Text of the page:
As a family we have always considered ourselves to be lucky, from loving where we live to finding that elusive last car park space! We often quote the saying “luck is the crossroads where preparation and opportunity meet.” But what is luck? Why do I seem to be getting luckier? How do we ‘prepare’ for luck?
Looking after loved ones, particularly when they were previously our caregivers, is almost bound to present challenges. And yet it can also be an opportunity to connect with and express those deep levels of care and compassion that are naturally within each of us. The story that follows is an ordinary story of extra-ordinary resilience and love, sent to me by a friend who finds himself caring for his father, who is in his 90’s and in poor health.
Does it sometimes look as though life is a series of intellectual challenges to be solved? Do you find you’ve dealt with one problem only for another one to pop up, a bit like the game of ‘whack-a-mole’? Do you see a stack of problems coming your way, one after the other, like aeroplanes landing at a busy airport or waves crashing on a beach? If this is your experience, it’s no wonder you feel exhausted and emotionally drained.
It’s the simple, ordinary stories that are the most powerful in helping us understand something which is often difficult to grasp. For example, how does an understanding of the workings of our mind help someone reconnect with their natural resilience and mental wellbeing?
Intellectually, I came to understand that the answer to this question is ‘no’. Nothing on the outside can be responsible for us feeling anything on the inside; we only ever feel our thinking. But there stubbornly remained a niggling doubt in my mind when it came to sunshine; surely there is a causal link between the sun shining and my ‘sunny’ mood. During a conversation on our recent retreat, I had a realisation and all doubt disappeared for good. Now I know that ‘100% an inside job’ really does include sunshine!
I was recently inspired to write a poem about feelings. No-one was more surprised than I was, when in the middle of the night the words appeared to tumble out of me. I hope you enjoy reading my first attempt at poetry even half as much as I enjoyed writing it…
When asked to share his secret to a happy life, renowned philosopher and spiritual leader, Jiddu Krishnamurti said “The secret is … that I don’t mind what happens.” It is the minding what happens to us personally that is at the core of our struggles, because by its very nature we are being led by ego. When we surrender ego, we have freedom to experience the silence, the peace that is inherent within us all, to be at one with nature, with others, with ourself – the very essence of happiness.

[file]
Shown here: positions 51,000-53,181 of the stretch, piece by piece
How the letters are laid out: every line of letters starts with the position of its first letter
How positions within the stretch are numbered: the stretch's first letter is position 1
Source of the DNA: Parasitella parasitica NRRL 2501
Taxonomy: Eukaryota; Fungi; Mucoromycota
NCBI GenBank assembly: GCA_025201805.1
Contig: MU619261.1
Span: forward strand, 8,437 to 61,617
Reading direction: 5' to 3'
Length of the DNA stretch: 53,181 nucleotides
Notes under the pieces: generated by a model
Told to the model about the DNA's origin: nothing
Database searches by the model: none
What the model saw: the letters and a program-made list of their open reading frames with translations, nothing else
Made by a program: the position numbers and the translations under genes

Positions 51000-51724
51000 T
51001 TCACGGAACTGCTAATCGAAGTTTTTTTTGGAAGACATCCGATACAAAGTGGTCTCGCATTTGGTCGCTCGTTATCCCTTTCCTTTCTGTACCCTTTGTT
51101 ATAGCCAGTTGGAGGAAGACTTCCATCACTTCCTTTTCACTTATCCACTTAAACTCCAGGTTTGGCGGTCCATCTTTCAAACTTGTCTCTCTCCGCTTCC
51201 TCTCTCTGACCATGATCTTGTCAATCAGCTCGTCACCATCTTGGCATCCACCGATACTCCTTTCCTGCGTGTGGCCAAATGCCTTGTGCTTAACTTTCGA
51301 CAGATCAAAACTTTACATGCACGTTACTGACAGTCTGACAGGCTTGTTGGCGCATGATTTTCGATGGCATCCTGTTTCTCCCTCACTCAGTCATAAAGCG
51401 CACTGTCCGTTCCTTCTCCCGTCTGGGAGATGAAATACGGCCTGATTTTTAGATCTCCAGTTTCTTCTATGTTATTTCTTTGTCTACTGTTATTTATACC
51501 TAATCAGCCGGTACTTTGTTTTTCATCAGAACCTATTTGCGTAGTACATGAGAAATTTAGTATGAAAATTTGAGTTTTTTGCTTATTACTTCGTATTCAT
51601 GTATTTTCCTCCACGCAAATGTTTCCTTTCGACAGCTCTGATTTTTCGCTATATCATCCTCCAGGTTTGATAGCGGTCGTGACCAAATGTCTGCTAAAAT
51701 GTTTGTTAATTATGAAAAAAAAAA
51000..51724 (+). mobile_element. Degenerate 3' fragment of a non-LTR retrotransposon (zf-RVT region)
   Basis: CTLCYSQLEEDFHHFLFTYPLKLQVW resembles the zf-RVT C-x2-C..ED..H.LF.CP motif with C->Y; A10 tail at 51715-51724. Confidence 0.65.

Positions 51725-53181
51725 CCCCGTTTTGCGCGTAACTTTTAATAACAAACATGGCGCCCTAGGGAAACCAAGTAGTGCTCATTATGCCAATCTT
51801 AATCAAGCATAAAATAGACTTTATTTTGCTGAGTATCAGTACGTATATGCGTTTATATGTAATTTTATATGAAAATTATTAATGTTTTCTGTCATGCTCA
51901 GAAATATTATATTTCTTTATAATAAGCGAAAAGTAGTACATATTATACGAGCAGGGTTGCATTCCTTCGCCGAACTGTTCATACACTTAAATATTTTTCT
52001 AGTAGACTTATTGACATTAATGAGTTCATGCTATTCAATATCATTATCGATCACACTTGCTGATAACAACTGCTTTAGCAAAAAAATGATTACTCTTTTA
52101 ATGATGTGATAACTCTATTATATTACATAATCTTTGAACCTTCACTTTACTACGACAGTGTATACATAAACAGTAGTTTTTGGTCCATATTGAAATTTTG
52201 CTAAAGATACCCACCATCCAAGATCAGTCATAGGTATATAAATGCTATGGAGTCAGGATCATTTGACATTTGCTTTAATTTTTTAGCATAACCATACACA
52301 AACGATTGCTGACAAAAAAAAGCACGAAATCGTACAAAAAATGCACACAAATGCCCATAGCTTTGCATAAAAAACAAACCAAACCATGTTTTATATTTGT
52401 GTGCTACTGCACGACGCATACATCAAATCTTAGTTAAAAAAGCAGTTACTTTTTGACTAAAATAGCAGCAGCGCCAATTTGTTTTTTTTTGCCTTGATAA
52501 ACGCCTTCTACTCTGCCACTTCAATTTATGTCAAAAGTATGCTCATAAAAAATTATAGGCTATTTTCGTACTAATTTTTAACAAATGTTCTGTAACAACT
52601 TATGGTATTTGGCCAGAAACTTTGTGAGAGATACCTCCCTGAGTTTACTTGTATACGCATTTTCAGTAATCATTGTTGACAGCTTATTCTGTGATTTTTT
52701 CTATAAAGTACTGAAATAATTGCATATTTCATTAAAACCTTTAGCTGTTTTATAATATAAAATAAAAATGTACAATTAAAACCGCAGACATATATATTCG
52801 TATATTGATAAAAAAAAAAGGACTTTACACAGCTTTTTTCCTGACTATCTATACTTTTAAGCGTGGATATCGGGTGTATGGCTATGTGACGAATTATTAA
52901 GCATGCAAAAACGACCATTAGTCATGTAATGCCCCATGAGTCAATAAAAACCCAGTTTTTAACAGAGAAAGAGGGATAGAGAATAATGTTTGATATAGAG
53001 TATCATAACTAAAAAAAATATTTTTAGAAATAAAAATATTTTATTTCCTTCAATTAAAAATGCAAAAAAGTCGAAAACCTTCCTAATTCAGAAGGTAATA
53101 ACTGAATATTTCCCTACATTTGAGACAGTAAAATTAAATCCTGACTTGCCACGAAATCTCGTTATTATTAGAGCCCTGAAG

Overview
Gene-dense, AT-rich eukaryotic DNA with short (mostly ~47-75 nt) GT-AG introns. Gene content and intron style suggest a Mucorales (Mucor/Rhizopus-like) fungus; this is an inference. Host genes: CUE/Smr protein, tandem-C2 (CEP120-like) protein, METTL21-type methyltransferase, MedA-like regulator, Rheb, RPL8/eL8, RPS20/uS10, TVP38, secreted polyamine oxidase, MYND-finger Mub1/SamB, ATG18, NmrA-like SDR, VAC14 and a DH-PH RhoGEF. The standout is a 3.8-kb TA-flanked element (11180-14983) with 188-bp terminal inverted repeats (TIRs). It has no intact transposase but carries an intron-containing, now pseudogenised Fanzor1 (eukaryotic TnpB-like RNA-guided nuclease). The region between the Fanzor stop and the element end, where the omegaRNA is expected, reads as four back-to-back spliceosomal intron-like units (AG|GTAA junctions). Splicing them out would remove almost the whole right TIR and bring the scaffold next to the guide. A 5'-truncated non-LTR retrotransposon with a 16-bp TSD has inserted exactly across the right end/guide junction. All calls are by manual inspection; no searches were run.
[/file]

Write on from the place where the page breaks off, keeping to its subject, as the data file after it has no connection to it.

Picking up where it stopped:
I was reminded recently of a metaphor I’ve used before, of peeling away layers of an onion. Where the layers of the onion represent the physical form of our experience – how we feel, what we think, what we do. As human beings we are continually learning from our experiences and when faced with similar situations we respond in familiar patterns that reflect this. There is a ‘me’ memory and identity within the layers that is experiencing but there is also a deeper ‘I’ that is constant and unchanged by experience. In the absence of experience, I know that I still exist.
A friend recently expressed to me how she was feeling overwhelmed by all that was going on in her life at the moment. And there was a lot going on – a busy job, a young family, a new puppy, husband’s new job, the first Christmas without a close member of the family, not to mention Christmas itself and Covid! She was wondering how and when she could return to those feelings of wellbeing that she trusted were within her.
Life is like the sea, a mixture of rough, choppy patches, calmer ones and everything in between. There are weather systems and currents which seem to pull us in different directions. I would like you to come on a journey with me and for the purposes of this journey I would like you to imagine that you are a sailing boat navigating the high seas of life.